Home Cereals Maize Maize Farming In Kenya: A Comprehensive Guide

Maize Farming In Kenya: A Comprehensive Guide


Maize farming is one of the most important agricultural activities in Kenya, providing a vital source of food and income for millions of small-scale farmers across the country. Maize is a staple crop in Kenya, with a significant portion of the population relying on it as their main source of food. It is grown in almost all parts of the country, making it a crucial crop for both rural and urban populations.

Maize farming in Kenya has faced numerous challenges over the years, including pests and diseases, climate change, and market fluctuations. Despite these challenges, maize farming remains a critical sector of the Kenyan economy, contributing significantly to food security and employment. The government has implemented various initiatives to support small-scale farmers, including subsidies for inputs such as seeds and fertilizers and the provision of extension services to improve productivity and profitability.

However, there is still much work to be done to improve the maize farming sector in Kenya. More investment is needed in research and development to address the challenges faced by farmers, and there is a need to promote sustainable farming practices that can help to mitigate the effects of climate change. With the right support and investment, maize farming in Kenya has the potential to continue to provide a vital source of food and income for millions of people, while contributing to the country’s economic growth and development.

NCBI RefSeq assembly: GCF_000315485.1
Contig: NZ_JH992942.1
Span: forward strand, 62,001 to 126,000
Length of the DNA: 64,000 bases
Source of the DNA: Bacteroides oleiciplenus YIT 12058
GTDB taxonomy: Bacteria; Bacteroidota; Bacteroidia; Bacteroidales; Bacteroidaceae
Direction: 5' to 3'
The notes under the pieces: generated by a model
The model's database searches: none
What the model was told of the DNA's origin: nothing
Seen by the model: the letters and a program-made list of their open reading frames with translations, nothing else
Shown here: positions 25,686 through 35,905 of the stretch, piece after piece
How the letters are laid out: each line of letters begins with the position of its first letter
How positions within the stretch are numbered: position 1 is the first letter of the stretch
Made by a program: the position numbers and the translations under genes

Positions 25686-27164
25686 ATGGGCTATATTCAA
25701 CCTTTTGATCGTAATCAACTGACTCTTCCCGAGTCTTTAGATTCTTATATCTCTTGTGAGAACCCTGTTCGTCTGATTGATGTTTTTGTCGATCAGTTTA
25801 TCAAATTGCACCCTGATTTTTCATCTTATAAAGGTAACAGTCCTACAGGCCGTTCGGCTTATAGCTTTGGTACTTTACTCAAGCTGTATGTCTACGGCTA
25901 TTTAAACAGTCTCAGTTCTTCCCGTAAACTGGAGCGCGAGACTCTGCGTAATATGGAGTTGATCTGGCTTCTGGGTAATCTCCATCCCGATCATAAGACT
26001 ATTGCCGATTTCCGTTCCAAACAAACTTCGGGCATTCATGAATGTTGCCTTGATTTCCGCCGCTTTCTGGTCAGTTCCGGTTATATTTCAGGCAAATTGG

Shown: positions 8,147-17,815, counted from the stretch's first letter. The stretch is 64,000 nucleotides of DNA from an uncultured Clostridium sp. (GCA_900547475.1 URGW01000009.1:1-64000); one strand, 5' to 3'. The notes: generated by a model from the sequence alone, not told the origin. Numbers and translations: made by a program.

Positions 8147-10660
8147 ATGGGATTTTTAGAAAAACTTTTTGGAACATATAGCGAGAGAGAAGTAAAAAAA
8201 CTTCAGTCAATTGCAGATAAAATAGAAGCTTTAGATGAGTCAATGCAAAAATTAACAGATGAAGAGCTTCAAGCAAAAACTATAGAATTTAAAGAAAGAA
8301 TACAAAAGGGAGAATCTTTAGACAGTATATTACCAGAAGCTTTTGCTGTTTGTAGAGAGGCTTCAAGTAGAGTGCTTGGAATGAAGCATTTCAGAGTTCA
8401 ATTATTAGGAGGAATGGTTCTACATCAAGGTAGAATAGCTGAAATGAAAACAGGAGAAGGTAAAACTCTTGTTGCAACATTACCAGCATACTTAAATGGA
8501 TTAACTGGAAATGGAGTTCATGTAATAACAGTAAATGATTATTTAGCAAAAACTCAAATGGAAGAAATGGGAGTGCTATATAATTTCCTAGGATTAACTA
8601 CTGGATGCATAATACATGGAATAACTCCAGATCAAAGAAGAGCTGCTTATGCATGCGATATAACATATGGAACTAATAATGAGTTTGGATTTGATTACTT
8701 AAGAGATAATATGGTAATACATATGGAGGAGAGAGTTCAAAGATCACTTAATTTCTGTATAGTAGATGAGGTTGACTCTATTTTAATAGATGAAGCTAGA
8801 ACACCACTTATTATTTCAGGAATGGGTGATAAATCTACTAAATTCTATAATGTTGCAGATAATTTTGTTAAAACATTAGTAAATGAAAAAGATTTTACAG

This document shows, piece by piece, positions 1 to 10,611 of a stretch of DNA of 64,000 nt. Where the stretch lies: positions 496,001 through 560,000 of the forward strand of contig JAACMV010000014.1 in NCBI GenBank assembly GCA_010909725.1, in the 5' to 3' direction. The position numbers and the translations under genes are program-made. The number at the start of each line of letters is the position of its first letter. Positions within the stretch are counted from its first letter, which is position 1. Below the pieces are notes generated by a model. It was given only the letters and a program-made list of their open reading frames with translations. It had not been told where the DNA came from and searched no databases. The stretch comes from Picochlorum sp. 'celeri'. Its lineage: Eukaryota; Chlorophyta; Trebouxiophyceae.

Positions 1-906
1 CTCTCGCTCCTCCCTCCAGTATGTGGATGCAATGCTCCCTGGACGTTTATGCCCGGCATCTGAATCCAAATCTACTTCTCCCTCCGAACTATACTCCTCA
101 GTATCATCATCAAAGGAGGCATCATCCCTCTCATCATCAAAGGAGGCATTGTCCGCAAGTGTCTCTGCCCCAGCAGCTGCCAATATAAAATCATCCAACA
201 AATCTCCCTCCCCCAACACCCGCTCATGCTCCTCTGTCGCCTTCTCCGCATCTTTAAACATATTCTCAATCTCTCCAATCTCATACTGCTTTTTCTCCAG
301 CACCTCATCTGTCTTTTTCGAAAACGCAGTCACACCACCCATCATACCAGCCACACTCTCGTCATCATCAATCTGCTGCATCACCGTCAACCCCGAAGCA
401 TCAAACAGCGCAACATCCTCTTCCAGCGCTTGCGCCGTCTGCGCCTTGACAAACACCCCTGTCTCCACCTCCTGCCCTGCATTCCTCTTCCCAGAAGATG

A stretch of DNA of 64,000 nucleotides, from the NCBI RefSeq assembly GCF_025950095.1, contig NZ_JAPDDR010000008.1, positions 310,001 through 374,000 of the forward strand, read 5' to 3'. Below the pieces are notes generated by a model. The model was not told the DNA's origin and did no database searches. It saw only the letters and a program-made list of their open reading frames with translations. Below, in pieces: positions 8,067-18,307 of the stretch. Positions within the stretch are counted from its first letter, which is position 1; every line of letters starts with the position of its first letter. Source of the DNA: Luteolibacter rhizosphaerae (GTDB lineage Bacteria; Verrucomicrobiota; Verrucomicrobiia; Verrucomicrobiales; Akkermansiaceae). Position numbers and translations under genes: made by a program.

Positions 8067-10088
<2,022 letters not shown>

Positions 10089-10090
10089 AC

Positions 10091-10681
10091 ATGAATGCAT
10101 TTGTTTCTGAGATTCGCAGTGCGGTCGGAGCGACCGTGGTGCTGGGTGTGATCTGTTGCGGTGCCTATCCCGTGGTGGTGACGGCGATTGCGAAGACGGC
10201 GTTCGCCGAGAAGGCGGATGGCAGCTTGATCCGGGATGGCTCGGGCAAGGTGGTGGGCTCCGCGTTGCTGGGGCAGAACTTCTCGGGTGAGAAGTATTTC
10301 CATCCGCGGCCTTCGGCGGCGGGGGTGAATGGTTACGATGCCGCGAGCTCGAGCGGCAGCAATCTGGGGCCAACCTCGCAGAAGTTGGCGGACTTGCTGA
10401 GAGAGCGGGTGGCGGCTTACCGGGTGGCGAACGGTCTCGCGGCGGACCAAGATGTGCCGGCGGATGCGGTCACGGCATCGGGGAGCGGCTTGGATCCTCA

Climate And Soil Requirements

Maize is a crop that is well-suited to a wide range of climatic conditions. However, for optimal growth and yield, certain conditions must be met. Maize requires a warm climate with temperatures ranging from 20 to 30 degrees Celsius. It is also important that the crop receives adequate sunlight, with at least 6 hours of direct sunlight per day.

Maize is a crop that can be grown in a variety of soil types, but it does best in well-drained, fertile soils. The ideal soil pH for maize is between 5.5 and 7.5. Maize also requires adequate moisture, especially during the early stages of growth. Therefore, it is important to choose a site with good water retention capacity, or to irrigate the crop if necessary.

When it comes to soil preparation, it is important to ensure that the soil is well-tilled and free of weeds. This can be achieved through plowing, harrowing, and ridging. The use of organic matter, such as compost or manure, can also help to improve soil fertility and structure.

Overall, the success of maize farming in Kenya is heavily dependent on the climate and soil conditions. By choosing the right site, preparing the soil properly, and providing the crop with the necessary nutrients and moisture, farmers can achieve optimal yields and ensure the long-term sustainability of their farms.

Also Read: Advantages Of Dry Planting Maize

Varieties Of Maize Grown In Kenya